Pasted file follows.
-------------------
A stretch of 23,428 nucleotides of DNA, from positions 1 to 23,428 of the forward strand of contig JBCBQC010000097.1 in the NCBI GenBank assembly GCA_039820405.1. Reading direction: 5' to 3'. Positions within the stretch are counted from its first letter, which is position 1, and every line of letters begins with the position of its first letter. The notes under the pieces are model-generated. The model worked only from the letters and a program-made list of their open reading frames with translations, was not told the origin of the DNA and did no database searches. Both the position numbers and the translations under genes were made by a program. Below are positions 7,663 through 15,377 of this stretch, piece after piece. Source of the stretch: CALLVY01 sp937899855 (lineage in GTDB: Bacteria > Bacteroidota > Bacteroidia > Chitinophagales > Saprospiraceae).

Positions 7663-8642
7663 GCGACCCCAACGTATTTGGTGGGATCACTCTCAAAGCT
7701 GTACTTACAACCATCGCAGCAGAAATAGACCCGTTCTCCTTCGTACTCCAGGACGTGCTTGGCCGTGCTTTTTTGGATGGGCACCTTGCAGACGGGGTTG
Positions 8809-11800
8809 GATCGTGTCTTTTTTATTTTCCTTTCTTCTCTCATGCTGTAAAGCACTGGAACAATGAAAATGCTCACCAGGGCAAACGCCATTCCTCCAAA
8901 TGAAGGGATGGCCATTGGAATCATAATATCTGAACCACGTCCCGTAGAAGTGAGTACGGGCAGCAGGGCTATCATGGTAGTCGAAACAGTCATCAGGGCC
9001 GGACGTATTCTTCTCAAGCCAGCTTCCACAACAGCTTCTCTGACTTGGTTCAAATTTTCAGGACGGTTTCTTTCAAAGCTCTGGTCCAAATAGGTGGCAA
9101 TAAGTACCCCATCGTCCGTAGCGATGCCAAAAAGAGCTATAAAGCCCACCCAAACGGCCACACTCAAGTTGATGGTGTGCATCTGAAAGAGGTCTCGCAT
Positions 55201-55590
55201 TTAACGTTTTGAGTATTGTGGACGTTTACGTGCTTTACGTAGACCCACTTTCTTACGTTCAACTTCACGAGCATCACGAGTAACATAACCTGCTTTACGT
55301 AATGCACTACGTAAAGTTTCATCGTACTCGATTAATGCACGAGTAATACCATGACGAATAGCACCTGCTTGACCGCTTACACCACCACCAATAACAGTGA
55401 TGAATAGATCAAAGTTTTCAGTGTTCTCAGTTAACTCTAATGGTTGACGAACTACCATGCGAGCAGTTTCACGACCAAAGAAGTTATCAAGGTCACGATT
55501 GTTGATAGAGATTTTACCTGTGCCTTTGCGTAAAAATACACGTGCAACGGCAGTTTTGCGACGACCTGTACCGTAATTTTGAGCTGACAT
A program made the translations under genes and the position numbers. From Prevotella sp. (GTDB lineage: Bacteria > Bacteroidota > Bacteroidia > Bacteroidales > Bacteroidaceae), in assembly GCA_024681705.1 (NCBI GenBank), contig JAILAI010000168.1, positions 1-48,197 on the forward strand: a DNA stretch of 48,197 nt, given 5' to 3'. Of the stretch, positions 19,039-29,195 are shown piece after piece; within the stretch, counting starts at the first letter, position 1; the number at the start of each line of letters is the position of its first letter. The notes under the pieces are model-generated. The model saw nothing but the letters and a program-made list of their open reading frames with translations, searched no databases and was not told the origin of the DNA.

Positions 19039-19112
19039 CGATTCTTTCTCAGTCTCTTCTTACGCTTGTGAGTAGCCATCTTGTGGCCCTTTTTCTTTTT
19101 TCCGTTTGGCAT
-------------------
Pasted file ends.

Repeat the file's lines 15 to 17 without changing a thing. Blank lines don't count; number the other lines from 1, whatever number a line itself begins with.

A program made the translations under genes and the position numbers. From Prevotella sp. (GTDB lineage: Bacteria > Bacteroidota > Bacteroidia > Bacteroidales > Bacteroidaceae), in assembly GCA_024681705.1 (NCBI GenBank), contig JAILAI010000168.1, positions 1-48,197 on the forward strand: a DNA stretch of 48,197 nt, given 5' to 3'. Of the stretch, positions 19,039-29,195 are shown piece after piece; within the stretch, counting starts at the first letter, position 1; the number at the start of each line of letters is the position of its first letter. The notes under the pieces are model-generated. The model saw nothing but the letters and a program-made list of their open reading frames with translations, searched no databases and was not told the origin of the DNA.

Positions 19039-19112
19039 CGATTCTTTCTCAGTCTCTTCTTACGCTTGTGAGTAGCCATCTTGTGGCCCTTTTTCTTTTT